Investment Properties and the HST

Investors who bought new homes or condos in the past few years have faced HST bills up to $30,000 mainly due to their ignorance. In a nutshell, in order to qualify for new home (or condo) HST rebate, the new home or condo has to be either your primary residence or you must prove that you have rented it out for at least a year.

Now let us go into further details…

HST or The Harmonized Sales Tax (HST) was introduced in Ontario on July 1, 2010, combining the federal Goods and Services Tax (GST) with provincial sales tax into a single tax. Buyers pay HST on new units but not on previously owned units.

Often buyers of residential investment properties are not clear on HST. Based on the questions that I often encounter from my clients, here’s a most simplified explanation. Although care is taken to present all the information as accurately and efficiently as possible, readers are strongly advised to seek tax advice from tax experts and lawyers before buying any type of property. Please note that no representation or warranty with respect to the accuracy or the completeness of the information is given.

O.K. Are you ready to compare different scenarios/situations now?

Situation 1: Your intention at the time of buying a new home or condominium is making it as your primary residence. Then you or your close relatives move into your home on closing. In that case, you can apply for the full rebate immediately and HST rebate may not be added to your sale price. The builder claims the HST rebate on your behalf and offers you a lower price excluding HST rebate.

This type of rebate is known as New Housing Rebate (“NHR”). The NHR can be assigned to a builder from home purchasers on the unit/home sale closing.

Here are some quotes from CRA website.

“If the buyer is an individual who will use the house as his or her primary place of residence and the purchase price is less than $450,000, the buyer may be entitled to the GST/HST new housing rebate.”

“For purposes of the GST/HST new housing rebate, a person who has more than one place of residence should consider some of the following factors as to whether the residence may qualify as the primary place of residence:

  • whether the individual considers the house as his or her main residence;
  • the length of time the premises are inhabited; and
  • the designation of that address on personal and public records.

This means that you cannot claim a GST/HST new housing rebate for an investment property or a recreational cottage that is not your primary place of residence.”

Situation 2: Your intention at the time of buying is to lease it to someone as a primary residence. In that case, you are also entitled for the same amount of HST rebate as in situation 1. But your procedure is different and you must have extra money for closing. Since the builder cannot claim the HST rebate on your behalf, you are required to come up with the extra cash on closing to reimburse the builder the HST rebate he would otherwise get. The extra money can be as much as $30,000 upon closing. To prove your intention, Canada Revenue Agency (CRA) requires a one year lease. When you have leased it for 1 year or more, fill out the application form with the required documents and claim your rebate from CRA. You have two years to file the rebate application. Once you file the application, you can expect to receive the refund in 2 or 3 months.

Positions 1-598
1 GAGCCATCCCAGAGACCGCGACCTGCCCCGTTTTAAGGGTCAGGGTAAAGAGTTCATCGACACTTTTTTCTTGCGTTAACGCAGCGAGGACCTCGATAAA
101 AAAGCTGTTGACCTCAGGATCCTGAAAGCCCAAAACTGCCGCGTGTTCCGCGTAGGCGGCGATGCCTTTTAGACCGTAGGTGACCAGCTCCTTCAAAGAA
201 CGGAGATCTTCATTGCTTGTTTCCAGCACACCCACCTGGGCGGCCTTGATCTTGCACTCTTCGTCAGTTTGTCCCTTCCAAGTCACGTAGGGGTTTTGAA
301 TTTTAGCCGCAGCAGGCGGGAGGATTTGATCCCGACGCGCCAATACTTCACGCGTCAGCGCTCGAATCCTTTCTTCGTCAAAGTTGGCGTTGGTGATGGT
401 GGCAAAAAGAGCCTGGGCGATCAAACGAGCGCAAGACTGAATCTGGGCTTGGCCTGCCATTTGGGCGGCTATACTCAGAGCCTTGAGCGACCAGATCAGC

So HST rebate is available to the landlord of a new property (including a single home or residential condominium unit) if the first occupant of the property is a tenant. This rebate is referred to as the New Residential Rental Property Rebate (“NRRP Rebate”). NRRP Rebate cannot be obtained from the builder and such purchasers must apply for the NRRP rebate directly after closing.

Here are some quotes from CRA website.

“The GST/HST NRRP rebateapplies to eligible rental accommodation and to land leased for a residence. The rental accommodation or land must be intended for long-term use as a residence.”

“Generally, you may be eligible to claim the provincial NRRP rebate if you qualify for the federal NRRP rebate for a rental property located in Ontario and you paid the HST”

Situation 3: Your intention at the time of buying a new home is to re-sell. Then just pay the full HST amount when you buy the home from the builder, and don’t apply for any rebate.

Situation 4: Re-sale condo. Before putting an offer on a resale condo ensure that there is no HST. The federal portion of the HST will apply to your purchase if:

  • You are buying the unit from someone who acquired and used the unit primarily (more than 50 percent) for business purposes (unless this was to earn long-term rental income);
  • You are buying the unit from someone who has claimed input tax credits for improvements to the unit; or
  • The unit has been substantially renovated. To find out what qualifies as a substantial renovation.

For further information visit CRA website

Source by Perrii Muthuraman

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